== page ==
# Probability of a random generated string containing more than $m$ equal characters

For a randomly generated character sequence of length $$k$$ containing only characters from a fixed set of length $$n$$ (e.g. alphabet), what is the probability that it contains at least $$m$$ equal characters?

Original problem: What is the probability that a randomly generated password of length $$k = 10$$ only consisting of lowercase letters and digits ($$n = 26 + 10 = 36$$) will contain any character for at least $$m = 5$$ times? For example, the password aa91abcada contains the character 'a' exactly $$5$$ times.

I suppose that if we define random variable $$X$$ as the number of equal characters in a sequence of length n, then the problem boils down to computing: $$P(X\ge m) = P(X=m) + P(X=m+1) + \cdots + P(X=k)$$ Thus we only need to find a formula for computing $$P(X=m)$$ for $$m\in\lbrace1, 2,\ldots,k\rbrace$$.

I managed to come up with the following formula: $$P(X=m) = \frac{\text{number of satisfying sequences}}{\text{ number of all possible sequences}} = \frac{n\binom{(m + 1)(k-m)}{(k-m)}(n-1)^{k-m}}{n^k}$$

where the 3 multipliers in the numenator have the following meanings:

• we choose a fixed character that repeats m times (we do this for all $$n$$ characters)
• we can place the remaining $$k - m$$ characters between any of the fixed characters, at the beginning, or at the end. Thus we want to pick $$k - m$$ positions out of all possible $$(m + 1)(k - m)$$ positions (there are $$m + 1$$ "spaces" between fixed characters and in each one of them there can possibly be $$k - m$$ characters).
• each of the remaining $$(k - m)$$ characters can be any of the remaining $$n - 1$$ characters in our alphabet

However, I have a strong suspicion that this formula (if correct) works only for for $$m > \frac{k}{2}$$.

Is the above formula correct? If not, is there a general formula for this kind of problem?

• Could you clarify whether the character should occur $>m$ times or $\geq m$ times? You specify that the probability you're looking for is $P(X\geq m)$, but the wording of the question suggests that it should be $P(X>m)$. – Jason Yuan Oct 21 '20 at 15:04
• You are right, I edited the question – brako Oct 21 '20 at 17:56
• In your algorithm, if a word has both $m$ a's, and $m$ b's, it will be generated twice – Sudix Oct 21 '20 at 19:06
• It might be simpler to look at the probability of not satisfying the condition, since you can have a positive match in multiple ways in one sequence, e.g., both $x$ and $y$ occurring $m$ times if $2m\leq k$. – Kevin P. Barry Oct 21 '20 at 20:09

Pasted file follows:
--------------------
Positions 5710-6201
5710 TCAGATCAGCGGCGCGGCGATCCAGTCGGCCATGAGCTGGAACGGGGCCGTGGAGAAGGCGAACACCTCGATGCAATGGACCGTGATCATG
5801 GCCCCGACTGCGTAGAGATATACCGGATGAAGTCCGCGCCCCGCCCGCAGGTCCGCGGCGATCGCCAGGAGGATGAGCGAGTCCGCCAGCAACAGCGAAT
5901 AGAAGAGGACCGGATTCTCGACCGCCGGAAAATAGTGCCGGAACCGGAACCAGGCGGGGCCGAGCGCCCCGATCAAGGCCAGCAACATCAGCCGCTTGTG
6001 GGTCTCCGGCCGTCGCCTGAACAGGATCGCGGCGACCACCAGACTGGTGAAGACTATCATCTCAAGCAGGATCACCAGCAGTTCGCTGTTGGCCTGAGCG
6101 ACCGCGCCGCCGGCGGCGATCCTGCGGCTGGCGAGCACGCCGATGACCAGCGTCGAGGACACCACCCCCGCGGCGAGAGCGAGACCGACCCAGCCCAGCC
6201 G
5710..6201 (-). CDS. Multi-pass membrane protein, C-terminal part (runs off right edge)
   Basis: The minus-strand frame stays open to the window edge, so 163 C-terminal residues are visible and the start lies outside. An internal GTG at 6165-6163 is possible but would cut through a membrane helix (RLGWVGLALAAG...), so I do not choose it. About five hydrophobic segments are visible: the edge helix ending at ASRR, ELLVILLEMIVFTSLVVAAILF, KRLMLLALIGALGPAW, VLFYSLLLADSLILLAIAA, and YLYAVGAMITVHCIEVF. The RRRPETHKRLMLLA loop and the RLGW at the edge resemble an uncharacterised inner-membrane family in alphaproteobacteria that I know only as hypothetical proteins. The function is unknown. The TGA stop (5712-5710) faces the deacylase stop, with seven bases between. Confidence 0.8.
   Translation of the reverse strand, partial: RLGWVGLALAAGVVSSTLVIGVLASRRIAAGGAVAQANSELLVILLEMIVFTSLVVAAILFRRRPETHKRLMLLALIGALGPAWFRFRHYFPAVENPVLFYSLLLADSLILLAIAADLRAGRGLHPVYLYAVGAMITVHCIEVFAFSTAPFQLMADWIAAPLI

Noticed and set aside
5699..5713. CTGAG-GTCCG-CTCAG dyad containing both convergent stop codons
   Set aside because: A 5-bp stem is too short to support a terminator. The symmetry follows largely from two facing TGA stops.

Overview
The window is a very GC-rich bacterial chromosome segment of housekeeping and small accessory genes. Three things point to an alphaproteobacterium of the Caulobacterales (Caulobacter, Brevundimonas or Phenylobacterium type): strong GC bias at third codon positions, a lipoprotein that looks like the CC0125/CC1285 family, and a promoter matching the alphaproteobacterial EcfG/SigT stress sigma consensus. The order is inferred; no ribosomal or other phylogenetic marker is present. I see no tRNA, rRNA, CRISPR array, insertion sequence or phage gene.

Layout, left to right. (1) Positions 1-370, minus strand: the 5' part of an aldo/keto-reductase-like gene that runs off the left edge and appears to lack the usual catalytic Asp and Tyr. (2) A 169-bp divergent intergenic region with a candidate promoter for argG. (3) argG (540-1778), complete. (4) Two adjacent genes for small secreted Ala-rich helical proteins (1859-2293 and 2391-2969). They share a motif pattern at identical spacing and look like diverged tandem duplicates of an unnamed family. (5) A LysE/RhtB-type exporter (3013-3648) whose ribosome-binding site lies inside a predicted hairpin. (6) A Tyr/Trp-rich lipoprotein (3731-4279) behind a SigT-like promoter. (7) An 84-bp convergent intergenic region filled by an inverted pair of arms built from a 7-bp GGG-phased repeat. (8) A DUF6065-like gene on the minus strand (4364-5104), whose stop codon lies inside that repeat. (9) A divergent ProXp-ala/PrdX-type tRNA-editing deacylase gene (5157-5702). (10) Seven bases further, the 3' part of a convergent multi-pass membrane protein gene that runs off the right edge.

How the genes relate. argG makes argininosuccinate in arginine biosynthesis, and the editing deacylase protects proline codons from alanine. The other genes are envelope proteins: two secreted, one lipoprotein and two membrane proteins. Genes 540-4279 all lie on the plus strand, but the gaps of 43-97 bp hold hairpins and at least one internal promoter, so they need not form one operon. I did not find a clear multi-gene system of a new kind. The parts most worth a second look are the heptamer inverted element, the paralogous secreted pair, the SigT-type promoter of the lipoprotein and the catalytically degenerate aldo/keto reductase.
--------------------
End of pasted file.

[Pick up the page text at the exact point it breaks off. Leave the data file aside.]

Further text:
• Also, induction over $k$ might be a helpful way to get an intuition of a more general solution, since the probability starts at $0$ and at some point is identically $1$ for all greater $k$. – Kevin P. Barry Oct 21 '20 at 20:15

Okay, here's my attempt. I'm not 100% sure of this either, but maybe it can offer a new perspective. Instead of computing the sums of all $$P(X=m)+P(X=m+1)...$$, you can directly compute the probability for $$X\geq m$$.
Using the case provided in the question with $$k=10$$, $$n=36$$, and $$m=5$$, we can create the following string that uses $$a$$ to represent the fixed character and $$b$$ to represent all other characters: $$aaaaabbbbb$$ In this scenario, there are $$m=5$$ $$a$$'s which have one possible value. On the other hand, the $$k-m=10-5=5$$ $$b$$'s can be all 36 different characters. We don't need to exclude the fixed character from $$b$$ because we're looking for $$P(X\geq m)$$ and not $$P(X=m)$$. Hence, the number of outcomes that fulfill the parameters given for that single string is: $$1\times 1\times 1\times 1\times 1\times 36\times 36\times 36\times 36\times 36=36^5=n^{k-m}$$ Next, we multiply by the $${k\choose m}={10\choose5}=252$$ different arrangements of strings with 5 $$a$$'s and 5 $$b$$'s: $${36^5{10\choose 5}}=n^{k-m} {k\choose m}$$ Finally, there are 36 possible characters that the fixed character can be, hence, we multiply by 36: $$36^{5+1}{10\choose 5}=n^{k-m+1}{k\choose m}$$ Now divide the satisfying outcomes over the total possible outcomes to get the final probability: $$P(X\geq 5)=\frac{36^{5+1}{10\choose 5}}{36^{10}}\approx0.015\%$$ As a general rule: $$P(X\geq m)=\frac{n^{k-m+1}{k\choose m}}{n^k}$$ And then for fun, we can make a general rule for $$P(X=m)$$ by excluding the fixed character from the $$b$$ letters: $$P(X=m)=\frac{n(n-1)^{k-m}{k\choose m}}{n^k}$$ Again, I'm not 100% confident in this solution but it seems to make sense to me.